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### Limits of Sequences

```
Date: 02/25/2001 at 02:11:06
From: N. D. Kapoor

Dear Dr. Math,

We know that the limit (n -> infinity) [(1 + 1/n)^n] = e. Is the limit
(n -> infinity) [(1 + 1/sqrt(n))^(1.5n)] also e? Also, what is the
limit (n -> infinity) [(1 + a/n)^n], where a is not equal to 0?

N. D. Kapoor
```

```
Date: 02/26/2001 at 22:27:50
From: Doctor Fenton
Subject: Re: A question about limits

Dear Mr. Kapoor,

Thanks for writing to Dr. Math. For questions like these, I like to
use the fact that for a > 0 and b real,

a^b = e^[b*ln(a)]

where ln is the natural logarithm. Then:

(1 + 1/sqrt(n))^(1.5n) = e^[1.5*n*ln(1 + 1/sqrt(n))]

The exponent can be written as the indeterminate form:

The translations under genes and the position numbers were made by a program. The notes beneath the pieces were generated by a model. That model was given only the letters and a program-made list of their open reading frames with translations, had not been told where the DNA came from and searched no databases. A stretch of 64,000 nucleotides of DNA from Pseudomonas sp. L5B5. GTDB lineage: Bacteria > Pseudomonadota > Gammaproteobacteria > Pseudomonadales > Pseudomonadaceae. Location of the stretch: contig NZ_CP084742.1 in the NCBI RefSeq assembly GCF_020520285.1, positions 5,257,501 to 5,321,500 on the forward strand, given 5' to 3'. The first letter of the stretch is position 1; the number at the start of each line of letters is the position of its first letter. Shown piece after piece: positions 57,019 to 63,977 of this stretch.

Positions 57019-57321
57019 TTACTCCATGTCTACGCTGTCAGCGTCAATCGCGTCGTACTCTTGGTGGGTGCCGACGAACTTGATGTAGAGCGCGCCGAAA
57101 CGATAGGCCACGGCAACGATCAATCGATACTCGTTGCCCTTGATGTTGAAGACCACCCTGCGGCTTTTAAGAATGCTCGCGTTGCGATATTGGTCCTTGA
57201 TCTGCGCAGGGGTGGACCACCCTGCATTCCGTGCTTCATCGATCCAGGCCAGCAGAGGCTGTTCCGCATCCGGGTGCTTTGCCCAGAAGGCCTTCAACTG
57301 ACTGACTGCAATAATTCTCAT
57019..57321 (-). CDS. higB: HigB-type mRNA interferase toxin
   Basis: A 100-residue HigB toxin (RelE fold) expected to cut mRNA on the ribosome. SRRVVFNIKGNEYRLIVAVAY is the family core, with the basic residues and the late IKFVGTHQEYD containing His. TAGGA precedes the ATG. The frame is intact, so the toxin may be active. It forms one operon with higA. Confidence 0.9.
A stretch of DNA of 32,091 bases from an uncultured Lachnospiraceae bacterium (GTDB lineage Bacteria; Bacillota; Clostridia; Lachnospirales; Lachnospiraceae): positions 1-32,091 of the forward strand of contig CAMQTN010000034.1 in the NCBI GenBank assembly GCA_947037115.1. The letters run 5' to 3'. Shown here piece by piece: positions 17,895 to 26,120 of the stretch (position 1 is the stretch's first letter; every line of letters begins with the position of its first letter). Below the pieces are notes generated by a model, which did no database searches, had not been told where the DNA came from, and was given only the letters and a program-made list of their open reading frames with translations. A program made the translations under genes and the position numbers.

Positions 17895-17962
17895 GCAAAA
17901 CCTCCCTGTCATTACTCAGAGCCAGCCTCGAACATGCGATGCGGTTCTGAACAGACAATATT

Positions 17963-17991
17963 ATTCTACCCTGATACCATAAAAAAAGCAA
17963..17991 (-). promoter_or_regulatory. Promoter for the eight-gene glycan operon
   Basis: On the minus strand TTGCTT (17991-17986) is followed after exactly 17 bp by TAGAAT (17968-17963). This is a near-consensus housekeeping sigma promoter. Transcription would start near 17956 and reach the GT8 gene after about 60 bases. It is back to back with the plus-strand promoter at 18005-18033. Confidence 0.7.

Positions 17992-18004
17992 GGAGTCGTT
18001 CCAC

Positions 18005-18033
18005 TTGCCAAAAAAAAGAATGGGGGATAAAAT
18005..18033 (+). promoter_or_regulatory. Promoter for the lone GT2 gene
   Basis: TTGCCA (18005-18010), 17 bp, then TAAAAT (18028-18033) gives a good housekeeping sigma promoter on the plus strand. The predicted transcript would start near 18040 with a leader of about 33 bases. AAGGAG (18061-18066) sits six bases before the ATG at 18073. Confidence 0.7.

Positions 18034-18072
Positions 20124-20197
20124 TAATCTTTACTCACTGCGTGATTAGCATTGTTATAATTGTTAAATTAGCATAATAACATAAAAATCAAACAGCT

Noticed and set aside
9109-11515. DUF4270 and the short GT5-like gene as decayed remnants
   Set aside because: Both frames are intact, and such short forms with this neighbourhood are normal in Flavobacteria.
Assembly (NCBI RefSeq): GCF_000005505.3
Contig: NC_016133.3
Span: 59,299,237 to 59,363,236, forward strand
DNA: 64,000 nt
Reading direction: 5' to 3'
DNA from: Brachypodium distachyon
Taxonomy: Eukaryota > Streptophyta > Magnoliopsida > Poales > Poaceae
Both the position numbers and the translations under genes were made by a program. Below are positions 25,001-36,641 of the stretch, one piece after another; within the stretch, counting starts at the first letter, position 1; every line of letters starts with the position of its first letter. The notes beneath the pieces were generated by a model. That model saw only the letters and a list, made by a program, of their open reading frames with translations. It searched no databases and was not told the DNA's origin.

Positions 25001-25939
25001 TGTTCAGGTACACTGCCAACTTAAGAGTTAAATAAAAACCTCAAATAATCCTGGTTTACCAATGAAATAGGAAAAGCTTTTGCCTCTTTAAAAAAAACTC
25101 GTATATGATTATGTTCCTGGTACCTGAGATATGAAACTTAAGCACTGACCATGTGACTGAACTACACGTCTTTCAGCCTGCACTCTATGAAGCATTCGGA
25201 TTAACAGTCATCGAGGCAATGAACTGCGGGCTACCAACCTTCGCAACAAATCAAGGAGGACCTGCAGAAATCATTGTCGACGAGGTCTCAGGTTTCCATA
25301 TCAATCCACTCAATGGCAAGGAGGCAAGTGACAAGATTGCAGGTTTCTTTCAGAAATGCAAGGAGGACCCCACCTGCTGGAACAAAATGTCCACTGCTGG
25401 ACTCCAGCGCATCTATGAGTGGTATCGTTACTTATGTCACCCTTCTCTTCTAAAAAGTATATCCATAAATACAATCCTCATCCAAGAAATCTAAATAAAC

ln( 1 + 1/sqrt(n))
------------------
2/(3n)

By L'Hospital's Rule, the limit of this expression as n->oo is the
same as the limit as n->oo of:

1            1
----------- * ---------
1 + sqrt(n)   2*sqrt(n)
-------------------------
-2
-----
3*n^2

and the quotient is of order n as n->oo, so the expression diverges to
-oo, which means the original expression -> 0, not e.

For the second expression, you can repeat this computation, or write:

(1+a/n)^n = (1 + a/n)^[(n/a)*a]

= [(1 + a/n)^(n/a)]*a

= {[ 1 + 1/(n/a)]^(n/a)}^a

and the term in braces {} approaches e by your earlier observation.

If you have further questions, please write us again.

- Doctor Fenton, The Math Forum
http://mathforum.org/dr.math/
```
Associated Topics:
High School Calculus
High School Sequences, Series

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